Education and Collaboration Needed to Address Child Sexual Abuse Websites


The Canadian Centre for Child Protection has released a new study titled Child Sexual Abuse Images: An analysis of websites by The study reinforces concerns regarding the scope and severity of child sexual abuse imagery and underscores the need for additional solutions.

The report was based on the examination of nearly 16,000 incidents involving sites hosting child pornography and the analysis of more than 4,000 unique images of child sexual abuse. More than 82% of the images assessed by depicted very young, pre-pubescent children under 12 years of age. Most concerning was the severe abuse depicted, with more than 35% of all images showing serious sexual assaults.

“What makes this particularly concerning is the very young age of the children in the images. These children are most likely being accessed and sexually abused by someone they know. Not only is it devastating for a child to be abused, but to have the abuse recorded and distributed on the Internet adds another layer of trauma,” said Lianna McDonald, Executive Director of the Canadian Centre for Child Protection. “This is a call to action to all Canadians to learn to recognize the signs of abuse, and to report their suspicions of abuse. We need to disrupt and hopefully stop child sexual abuse and prevent it from being memorialized and traded on the Internet.”

The report emphasizes the critical need for child sexual abuse education. Special attention should be given to educating children 12 years and under on this subject to help build their skills and confidence to possibly disrupt and disclose abuse. Building public awareness on the issue of child sexual abuse and encouraging adults to report is another highlighted outcome.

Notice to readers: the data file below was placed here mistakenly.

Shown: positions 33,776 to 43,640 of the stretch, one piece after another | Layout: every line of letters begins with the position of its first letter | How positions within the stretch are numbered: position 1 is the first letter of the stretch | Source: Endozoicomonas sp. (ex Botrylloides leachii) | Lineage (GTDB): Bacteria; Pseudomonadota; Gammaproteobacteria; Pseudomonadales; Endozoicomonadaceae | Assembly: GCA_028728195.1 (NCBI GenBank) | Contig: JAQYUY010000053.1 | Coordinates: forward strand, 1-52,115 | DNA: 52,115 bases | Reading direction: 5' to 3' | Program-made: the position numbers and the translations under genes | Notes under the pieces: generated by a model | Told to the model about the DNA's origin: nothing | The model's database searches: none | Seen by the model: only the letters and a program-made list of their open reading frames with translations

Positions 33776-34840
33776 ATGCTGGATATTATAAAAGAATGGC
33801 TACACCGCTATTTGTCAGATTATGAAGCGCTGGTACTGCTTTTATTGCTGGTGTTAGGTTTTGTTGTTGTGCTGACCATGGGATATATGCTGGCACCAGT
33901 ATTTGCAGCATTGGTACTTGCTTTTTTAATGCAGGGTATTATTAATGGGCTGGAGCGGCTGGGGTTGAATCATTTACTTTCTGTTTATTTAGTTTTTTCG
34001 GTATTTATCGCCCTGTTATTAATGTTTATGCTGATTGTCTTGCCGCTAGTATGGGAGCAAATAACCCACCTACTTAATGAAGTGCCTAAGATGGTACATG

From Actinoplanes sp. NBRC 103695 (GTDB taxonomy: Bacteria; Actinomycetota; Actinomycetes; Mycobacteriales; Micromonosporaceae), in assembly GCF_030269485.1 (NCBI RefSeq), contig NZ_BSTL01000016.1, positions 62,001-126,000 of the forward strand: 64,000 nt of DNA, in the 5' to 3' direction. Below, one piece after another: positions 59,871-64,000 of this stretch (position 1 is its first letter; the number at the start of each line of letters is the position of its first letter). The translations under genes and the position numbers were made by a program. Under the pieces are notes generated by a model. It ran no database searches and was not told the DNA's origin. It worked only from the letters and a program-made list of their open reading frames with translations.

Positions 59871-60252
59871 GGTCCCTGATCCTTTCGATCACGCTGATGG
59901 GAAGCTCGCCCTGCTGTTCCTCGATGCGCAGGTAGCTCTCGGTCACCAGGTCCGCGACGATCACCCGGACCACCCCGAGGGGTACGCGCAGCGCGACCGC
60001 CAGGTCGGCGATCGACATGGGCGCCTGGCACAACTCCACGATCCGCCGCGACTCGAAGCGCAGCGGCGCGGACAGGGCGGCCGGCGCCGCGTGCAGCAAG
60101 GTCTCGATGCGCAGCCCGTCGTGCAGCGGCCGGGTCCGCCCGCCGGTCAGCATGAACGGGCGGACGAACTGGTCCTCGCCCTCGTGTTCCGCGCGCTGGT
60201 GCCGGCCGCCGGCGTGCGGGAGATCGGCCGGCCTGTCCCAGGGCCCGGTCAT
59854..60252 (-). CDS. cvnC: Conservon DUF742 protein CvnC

The study also provides an in-depth analysis of reports made by the public to As a result of this analysis, a series of twelve recommendations were provided to assist educators, policy makers and other stakeholders who are working to reduce the online sexual exploitation of children.

“This report clearly reiterates the importance of a national tipline through which members of the public can actively participate in child protection by reporting IT-enabled child sexual exploitation,” said Superintendent John Bilinski, of the Canadian Police Centre for Missing and Exploited Children. “As a partner of the Canadian Police Centre for Missing and Exploited Children, plays a key triage role that allows police to focus their efforts on investigations while ensuring that the public receives accurate awareness and prevention information. This increased understanding enhances our collective ability to protect children.”

At the time of the analysis, more than 60 countries were hosting child sexual abuse content. Additionally, in one 48 hour period, observed a website cycle through 212 unique IP addresses, located in 16 different countries.

“We know from our 35 hotlines around the world the challenges in addressing illegal website content. Offenders are taking full advantage of the architecture of the Internet, variances in legislation, and are deliberately moving sites to evade the law,” says Ruben Rodriguez, President of Inhope (International Hotline Association). “International collaboration involving a variety of stakeholders is the only way we are going to successfully tackle Internet-facilitated crimes against children.”

In addition, the study, which was done in partnership with Bell Canada, provides information on the global movement of child sexual abuse websites, identifies the challenges with the borderless nature of the Internet, and recommends additional solutions for tackling this problem.